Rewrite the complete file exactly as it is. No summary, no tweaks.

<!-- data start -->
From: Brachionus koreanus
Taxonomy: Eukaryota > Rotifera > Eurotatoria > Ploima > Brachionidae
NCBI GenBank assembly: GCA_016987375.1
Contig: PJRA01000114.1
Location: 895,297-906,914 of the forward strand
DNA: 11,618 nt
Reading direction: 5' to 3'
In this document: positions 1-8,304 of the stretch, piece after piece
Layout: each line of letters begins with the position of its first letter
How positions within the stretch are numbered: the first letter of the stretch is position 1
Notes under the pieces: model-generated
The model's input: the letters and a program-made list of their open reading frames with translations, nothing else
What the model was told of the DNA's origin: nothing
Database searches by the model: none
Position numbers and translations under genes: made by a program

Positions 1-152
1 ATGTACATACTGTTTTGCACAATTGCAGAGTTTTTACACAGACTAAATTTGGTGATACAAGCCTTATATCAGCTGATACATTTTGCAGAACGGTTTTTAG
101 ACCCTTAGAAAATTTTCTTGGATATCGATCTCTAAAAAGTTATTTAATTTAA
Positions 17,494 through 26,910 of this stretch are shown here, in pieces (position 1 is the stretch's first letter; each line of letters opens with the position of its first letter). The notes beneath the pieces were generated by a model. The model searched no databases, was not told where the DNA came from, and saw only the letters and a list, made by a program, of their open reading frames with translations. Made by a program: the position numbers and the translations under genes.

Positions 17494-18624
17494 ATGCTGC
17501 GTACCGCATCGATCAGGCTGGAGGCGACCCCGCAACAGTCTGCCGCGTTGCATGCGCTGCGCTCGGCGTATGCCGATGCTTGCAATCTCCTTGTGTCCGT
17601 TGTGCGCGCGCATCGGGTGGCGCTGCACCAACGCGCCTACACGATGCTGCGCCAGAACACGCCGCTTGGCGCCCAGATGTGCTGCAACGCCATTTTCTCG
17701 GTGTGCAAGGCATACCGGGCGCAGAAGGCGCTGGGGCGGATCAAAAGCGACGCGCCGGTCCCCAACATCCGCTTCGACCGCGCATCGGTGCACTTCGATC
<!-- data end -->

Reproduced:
From: Brachionus koreanus
Taxonomy: Eukaryota > Rotifera > Eurotatoria > Ploima > Brachionidae
NCBI GenBank assembly: GCA_016987375.1
Contig: PJRA01000114.1
Location: 895,297-906,914 of the forward strand
DNA: 11,618 nt
Reading direction: 5' to 3'
In this document: positions 1-8,304 of the stretch, piece after piece
Layout: each line of letters begins with the position of its first letter
How positions within the stretch are numbered: the first letter of the stretch is position 1
Notes under the pieces: model-generated
The model's input: the letters and a program-made list of their open reading frames with translations, nothing else
What the model was told of the DNA's origin: nothing
Database searches by the model: none
Position numbers and translations under genes: made by a program

Positions 1-152
1 ATGTACATACTGTTTTGCACAATTGCAGAGTTTTTACACAGACTAAATTTGGTGATACAAGCCTTATATCAGCTGATACATTTTGCAGAACGGTTTTTAG
101 ACCCTTAGAAAATTTTCTTGGATATCGATCTCTAAAAAGTTATTTAATTTAA
Positions 17,494 through 26,910 of this stretch are shown here, in pieces (position 1 is the stretch's first letter; each line of letters opens with the position of its first letter). The notes beneath the pieces were generated by a model. The model searched no databases, was not told where the DNA came from, and saw only the letters and a list, made by a program, of their open reading frames with translations. Made by a program: the position numbers and the translations under genes.

Positions 17494-18624
17494 ATGCTGC
17501 GTACCGCATCGATCAGGCTGGAGGCGACCCCGCAACAGTCTGCCGCGTTGCATGCGCTGCGCTCGGCGTATGCCGATGCTTGCAATCTCCTTGTGTCCGT
17601 TGTGCGCGCGCATCGGGTGGCGCTGCACCAACGCGCCTACACGATGCTGCGCCAGAACACGCCGCTTGGCGCCCAGATGTGCTGCAACGCCATTTTCTCG
17701 GTGTGCAAGGCATACCGGGCGCAGAAGGCGCTGGGGCGGATCAAAAGCGACGCGCCGGTCCCCAACATCCGCTTCGACCGCGCATCGGTGCACTTCGATC